Washington state has historically held a strong business relationship with China. In the past, $600 billion in goods has been exported to China, including agricultural products, such as cherries and apples, wine, seafood, and aerospace equipment. Boeing plays a major role as an exporter.
Asians are also starting to develop a taste for a more Westernized lifestyle.
“China is accumulating more wealth to sell into restaurants and supermarkets, and Asian investors are looking to buy products that U.S. consumers typically enjoy,” said Kelly. Although Washington state is still building its business relationship with Vietnam, Gov. Gregoire sees the country as a real growth area and hopes to develop strong economic ties with the country.
“Vietnam is an emerging market that’s projected to grow by 6 percent over the next three years,” said Kelly.
As a budding economy with a young population, many foreign countries view Vietnam as a financial promiseland as it continues to urbanize and adapt to Western culture. Washington state has already exported $92 million dollars in commercial exports and $30 million in agriculture to Vietnam including the sales of beef, french fries, and apples, as well as software and electronics.
The sciences will also make strides in this trade mission. Jim Katzaroff, CEO of Advanced Medical Isotope Corporation, based in Kennewick, Wash., produces medical isotopes that are used for therapeutic applications aimed at battling cancer as well as other diseases.
He plans to target Chinese investors in Beijing who he hopes will invest in his company. “There are 20,000 hospitals in China so it’s a great market for us … we’re hoping to introduce our medical technology to investors since we have yet to ask for capital infusions in Asia,” said Katzaroff.
Katzaroff believes the business exchange would strongly benefit both countries. “Not only would we be able to increase our business efforts in that part of the world, but we’d also be able to increase our ability to help people in Asia.”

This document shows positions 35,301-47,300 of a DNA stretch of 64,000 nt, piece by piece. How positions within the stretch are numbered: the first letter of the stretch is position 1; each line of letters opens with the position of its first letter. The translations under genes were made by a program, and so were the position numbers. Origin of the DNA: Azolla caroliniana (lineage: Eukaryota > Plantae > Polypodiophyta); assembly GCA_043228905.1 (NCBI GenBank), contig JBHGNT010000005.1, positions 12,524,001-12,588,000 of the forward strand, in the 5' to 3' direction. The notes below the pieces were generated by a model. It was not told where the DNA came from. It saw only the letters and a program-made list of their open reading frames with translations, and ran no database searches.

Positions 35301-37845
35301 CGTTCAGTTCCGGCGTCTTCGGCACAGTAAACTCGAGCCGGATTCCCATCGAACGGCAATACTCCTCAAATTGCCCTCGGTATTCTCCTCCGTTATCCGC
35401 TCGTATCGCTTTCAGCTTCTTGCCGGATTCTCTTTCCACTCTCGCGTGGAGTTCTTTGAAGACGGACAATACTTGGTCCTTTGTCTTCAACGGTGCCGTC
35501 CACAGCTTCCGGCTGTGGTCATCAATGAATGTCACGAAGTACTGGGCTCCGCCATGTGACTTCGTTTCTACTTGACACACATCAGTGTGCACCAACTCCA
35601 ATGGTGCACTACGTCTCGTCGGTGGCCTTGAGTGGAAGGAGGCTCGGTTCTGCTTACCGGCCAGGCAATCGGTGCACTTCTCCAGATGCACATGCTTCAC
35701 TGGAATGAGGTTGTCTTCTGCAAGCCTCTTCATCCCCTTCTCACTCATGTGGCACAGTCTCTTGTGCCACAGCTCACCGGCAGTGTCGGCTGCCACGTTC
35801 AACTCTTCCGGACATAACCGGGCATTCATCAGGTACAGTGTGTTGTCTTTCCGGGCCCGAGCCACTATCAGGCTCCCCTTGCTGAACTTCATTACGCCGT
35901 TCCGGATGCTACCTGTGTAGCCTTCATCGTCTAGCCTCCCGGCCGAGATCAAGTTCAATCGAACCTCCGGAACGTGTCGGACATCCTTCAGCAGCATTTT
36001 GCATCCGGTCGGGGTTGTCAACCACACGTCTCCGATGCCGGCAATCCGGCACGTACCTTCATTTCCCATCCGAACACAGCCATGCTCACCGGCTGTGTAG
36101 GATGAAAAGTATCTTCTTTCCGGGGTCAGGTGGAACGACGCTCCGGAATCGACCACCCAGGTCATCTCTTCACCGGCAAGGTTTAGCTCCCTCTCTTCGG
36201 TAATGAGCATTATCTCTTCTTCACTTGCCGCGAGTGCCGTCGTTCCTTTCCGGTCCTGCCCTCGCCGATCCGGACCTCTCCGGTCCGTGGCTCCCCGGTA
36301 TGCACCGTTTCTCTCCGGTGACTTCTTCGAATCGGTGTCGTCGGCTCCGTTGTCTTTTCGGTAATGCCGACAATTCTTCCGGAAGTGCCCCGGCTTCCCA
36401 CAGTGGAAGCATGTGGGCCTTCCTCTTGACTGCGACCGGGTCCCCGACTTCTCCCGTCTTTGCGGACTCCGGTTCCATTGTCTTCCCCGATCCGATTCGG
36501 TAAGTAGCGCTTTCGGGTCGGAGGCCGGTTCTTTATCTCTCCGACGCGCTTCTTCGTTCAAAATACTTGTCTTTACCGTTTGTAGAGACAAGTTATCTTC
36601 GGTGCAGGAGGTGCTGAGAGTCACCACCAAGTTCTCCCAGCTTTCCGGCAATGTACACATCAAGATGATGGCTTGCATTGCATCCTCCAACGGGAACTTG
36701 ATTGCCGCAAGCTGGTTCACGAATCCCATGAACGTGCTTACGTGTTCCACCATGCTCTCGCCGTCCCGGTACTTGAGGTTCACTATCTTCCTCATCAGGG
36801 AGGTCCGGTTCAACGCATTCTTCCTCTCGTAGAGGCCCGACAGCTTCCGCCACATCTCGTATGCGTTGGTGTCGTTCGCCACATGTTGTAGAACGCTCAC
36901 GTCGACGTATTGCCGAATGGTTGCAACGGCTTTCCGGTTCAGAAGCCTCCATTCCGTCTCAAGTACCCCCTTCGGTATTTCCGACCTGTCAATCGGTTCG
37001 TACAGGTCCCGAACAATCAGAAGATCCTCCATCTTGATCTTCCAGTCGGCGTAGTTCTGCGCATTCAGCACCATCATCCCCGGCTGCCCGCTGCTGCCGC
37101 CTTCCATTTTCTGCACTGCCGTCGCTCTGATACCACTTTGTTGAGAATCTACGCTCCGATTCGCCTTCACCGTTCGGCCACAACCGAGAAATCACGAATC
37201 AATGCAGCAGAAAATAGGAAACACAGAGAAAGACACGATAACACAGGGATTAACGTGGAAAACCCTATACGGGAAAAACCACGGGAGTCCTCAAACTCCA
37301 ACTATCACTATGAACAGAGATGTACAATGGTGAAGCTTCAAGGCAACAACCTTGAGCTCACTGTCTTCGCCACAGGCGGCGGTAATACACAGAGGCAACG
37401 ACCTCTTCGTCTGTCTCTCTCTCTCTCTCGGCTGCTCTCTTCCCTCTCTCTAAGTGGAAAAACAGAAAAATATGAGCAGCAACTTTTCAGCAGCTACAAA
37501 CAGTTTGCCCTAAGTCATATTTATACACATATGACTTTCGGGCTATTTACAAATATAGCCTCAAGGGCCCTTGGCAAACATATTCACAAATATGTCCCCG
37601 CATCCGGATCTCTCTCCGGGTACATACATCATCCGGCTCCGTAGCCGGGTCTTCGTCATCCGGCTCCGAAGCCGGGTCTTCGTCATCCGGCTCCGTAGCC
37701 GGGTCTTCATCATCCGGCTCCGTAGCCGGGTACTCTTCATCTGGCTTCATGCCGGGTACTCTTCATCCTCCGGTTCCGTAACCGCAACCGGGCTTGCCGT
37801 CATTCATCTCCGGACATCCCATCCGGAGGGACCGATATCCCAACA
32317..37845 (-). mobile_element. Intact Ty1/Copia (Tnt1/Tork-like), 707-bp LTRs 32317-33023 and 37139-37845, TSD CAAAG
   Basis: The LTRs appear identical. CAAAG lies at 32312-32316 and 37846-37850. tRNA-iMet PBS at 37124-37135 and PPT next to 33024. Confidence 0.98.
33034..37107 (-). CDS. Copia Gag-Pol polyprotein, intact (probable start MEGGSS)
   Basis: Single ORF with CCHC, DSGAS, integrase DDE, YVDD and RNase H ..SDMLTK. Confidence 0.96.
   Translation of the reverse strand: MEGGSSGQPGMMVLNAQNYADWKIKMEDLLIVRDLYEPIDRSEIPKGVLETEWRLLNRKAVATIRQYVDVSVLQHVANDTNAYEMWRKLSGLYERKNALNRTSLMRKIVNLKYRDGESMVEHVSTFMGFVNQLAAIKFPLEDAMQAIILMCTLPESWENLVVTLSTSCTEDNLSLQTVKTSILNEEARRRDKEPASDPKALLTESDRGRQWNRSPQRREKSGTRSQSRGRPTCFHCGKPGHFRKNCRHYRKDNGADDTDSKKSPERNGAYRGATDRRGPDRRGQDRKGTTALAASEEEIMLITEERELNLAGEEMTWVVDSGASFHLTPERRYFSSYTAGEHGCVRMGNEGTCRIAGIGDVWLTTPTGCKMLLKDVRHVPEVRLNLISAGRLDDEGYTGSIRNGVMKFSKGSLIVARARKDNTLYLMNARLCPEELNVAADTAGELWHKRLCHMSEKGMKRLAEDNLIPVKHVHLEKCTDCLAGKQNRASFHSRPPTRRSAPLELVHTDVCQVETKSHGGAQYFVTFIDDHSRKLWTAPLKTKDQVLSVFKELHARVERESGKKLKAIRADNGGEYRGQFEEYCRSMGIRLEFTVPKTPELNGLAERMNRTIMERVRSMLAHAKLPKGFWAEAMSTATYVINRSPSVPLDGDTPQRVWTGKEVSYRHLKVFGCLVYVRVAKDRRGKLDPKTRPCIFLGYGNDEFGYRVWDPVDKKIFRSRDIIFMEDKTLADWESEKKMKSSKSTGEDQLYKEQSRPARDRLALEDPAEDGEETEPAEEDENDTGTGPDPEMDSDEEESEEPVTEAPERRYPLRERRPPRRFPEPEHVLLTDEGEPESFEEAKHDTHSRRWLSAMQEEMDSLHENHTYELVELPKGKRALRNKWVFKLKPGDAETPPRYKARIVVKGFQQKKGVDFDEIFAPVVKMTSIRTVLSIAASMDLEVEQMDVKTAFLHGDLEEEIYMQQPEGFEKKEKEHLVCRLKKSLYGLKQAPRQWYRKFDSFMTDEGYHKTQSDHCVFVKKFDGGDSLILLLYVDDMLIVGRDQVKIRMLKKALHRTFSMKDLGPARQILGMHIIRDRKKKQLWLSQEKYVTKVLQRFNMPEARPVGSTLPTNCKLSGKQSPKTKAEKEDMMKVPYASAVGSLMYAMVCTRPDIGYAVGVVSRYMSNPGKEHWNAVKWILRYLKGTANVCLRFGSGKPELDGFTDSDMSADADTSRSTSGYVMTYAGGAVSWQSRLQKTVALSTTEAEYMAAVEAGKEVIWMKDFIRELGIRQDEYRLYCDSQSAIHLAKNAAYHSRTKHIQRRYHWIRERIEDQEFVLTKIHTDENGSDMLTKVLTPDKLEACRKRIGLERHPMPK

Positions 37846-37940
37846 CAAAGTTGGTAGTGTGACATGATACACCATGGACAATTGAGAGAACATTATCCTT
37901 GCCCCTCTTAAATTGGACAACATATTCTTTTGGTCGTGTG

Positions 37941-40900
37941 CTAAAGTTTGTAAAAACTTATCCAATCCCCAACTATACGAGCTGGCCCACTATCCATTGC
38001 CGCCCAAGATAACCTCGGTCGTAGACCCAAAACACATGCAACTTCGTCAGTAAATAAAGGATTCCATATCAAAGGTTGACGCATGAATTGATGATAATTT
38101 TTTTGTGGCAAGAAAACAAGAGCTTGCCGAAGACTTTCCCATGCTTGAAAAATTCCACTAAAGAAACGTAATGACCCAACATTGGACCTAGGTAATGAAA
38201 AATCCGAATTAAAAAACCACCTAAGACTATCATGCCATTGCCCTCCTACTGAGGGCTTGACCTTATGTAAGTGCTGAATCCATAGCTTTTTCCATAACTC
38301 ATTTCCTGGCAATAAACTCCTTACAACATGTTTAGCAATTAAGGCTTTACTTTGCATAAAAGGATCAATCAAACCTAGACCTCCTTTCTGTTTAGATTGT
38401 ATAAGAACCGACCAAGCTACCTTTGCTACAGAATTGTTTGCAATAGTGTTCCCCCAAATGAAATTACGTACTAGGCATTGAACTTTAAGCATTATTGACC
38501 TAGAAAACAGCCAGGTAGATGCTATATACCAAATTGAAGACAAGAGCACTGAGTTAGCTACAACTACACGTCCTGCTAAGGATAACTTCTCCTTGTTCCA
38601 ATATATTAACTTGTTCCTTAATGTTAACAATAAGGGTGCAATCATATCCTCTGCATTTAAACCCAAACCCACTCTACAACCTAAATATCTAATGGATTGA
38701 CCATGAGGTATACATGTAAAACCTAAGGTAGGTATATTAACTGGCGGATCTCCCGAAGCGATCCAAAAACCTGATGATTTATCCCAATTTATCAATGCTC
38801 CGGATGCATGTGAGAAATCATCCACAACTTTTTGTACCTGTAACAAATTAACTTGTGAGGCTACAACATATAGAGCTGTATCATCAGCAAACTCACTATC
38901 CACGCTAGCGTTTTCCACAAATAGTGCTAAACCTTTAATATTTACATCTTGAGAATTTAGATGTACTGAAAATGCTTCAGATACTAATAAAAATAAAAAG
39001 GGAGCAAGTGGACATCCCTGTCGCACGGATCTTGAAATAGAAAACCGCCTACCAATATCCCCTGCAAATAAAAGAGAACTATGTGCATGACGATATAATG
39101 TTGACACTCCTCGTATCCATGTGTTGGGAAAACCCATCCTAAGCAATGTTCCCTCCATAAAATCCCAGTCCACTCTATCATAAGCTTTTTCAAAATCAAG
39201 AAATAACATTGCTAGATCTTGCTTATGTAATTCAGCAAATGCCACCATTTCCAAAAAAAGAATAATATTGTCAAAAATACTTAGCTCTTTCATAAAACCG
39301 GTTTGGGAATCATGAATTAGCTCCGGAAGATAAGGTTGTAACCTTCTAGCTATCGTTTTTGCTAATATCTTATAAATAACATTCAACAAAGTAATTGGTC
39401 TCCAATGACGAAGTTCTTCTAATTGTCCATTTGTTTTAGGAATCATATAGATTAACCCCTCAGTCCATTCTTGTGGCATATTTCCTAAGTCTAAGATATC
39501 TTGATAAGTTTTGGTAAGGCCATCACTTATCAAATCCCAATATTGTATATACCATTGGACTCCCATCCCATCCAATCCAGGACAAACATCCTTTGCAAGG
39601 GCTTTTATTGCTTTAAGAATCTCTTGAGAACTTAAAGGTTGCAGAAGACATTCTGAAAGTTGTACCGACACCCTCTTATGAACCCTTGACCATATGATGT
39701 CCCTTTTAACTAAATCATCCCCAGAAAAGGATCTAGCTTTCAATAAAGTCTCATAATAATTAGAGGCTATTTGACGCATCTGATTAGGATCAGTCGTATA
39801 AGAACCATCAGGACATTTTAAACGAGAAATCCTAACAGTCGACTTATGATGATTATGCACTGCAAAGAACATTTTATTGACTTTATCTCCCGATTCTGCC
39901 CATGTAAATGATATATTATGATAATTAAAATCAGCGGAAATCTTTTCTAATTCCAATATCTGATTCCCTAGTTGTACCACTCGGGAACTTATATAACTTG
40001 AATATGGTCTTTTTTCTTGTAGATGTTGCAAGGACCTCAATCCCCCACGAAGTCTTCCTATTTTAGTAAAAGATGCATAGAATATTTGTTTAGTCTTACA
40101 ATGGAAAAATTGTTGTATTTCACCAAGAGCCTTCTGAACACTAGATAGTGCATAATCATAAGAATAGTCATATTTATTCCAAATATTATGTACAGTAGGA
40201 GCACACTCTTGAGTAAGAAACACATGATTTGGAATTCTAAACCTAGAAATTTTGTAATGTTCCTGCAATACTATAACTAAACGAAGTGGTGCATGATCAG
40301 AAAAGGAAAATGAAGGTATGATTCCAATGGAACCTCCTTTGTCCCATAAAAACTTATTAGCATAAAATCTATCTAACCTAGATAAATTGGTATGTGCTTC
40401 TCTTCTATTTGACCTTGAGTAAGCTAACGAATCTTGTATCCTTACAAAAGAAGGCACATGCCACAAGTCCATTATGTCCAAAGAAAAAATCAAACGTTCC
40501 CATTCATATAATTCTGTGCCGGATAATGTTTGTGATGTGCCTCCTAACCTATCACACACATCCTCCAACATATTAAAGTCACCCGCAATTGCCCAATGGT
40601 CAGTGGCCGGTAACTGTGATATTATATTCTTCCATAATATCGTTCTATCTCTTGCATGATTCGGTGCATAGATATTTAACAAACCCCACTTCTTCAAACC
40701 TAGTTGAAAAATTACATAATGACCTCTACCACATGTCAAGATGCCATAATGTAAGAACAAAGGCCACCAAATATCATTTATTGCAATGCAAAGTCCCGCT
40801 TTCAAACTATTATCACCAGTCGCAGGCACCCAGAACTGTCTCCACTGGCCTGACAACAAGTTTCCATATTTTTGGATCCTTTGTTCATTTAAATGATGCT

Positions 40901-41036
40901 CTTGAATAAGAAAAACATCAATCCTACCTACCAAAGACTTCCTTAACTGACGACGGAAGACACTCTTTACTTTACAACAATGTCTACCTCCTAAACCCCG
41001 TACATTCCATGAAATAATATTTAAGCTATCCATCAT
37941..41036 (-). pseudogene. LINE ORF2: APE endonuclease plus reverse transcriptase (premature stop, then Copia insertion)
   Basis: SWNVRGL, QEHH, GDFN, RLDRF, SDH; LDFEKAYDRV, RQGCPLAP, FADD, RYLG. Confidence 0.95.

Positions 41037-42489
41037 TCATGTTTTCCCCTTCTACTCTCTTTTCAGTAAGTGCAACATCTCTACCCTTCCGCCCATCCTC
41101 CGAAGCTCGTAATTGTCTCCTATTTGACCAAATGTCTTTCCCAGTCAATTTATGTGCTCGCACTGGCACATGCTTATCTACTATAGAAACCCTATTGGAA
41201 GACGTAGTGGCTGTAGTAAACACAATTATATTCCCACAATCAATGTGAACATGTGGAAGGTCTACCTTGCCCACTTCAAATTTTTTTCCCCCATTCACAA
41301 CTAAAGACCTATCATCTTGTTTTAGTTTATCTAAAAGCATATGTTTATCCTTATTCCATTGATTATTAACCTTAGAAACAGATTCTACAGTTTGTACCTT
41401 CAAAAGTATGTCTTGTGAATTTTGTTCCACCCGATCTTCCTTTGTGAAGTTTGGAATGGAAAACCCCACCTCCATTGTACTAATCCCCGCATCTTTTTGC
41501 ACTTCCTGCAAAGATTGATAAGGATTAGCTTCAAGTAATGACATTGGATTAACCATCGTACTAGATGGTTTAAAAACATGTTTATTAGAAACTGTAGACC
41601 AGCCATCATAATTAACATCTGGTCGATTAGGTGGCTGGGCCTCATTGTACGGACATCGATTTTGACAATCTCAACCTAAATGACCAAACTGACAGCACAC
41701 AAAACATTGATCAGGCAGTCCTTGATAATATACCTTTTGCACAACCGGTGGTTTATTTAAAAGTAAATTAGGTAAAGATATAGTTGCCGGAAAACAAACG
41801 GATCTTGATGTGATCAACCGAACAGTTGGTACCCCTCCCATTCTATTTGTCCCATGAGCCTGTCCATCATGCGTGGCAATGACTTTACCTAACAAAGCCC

Going green in Asia
In addition to finding medical opportunities to help their communities, these countries are looking into renewable energy as a means to solve energy problems.
With its growing industrialization, Vietnam has already made investments to install wind turbines in rural communities where the infrastructure may not be as technologically advanced compared to the country’s more urban areas.
“This is an example of how the Vietnamese government is making major investments in renewable energy,” said Kelly.
“Many Washington firms work in this sector and are interested in pursuing these opportunities as Vietnam seeks to build a more widespread grid of green-powered energy throughout the country.”
But clean energy isn’t the only “green” export Kelly expects Gregoire to be touting.
“The governor is keen to promote Washington state tourism. Asian consumers, especially in China, are beginning to have more disposable income and are using it to travel more overseas,” said Kelly. “With our stunning surroundings, this state is full of natural beauty unlike anywhere else. [Washington state] is a destination that would be great for a first time visit or a repeat one.” ♦
Vivian Nguyen can be reached at firstname.lastname@example.org.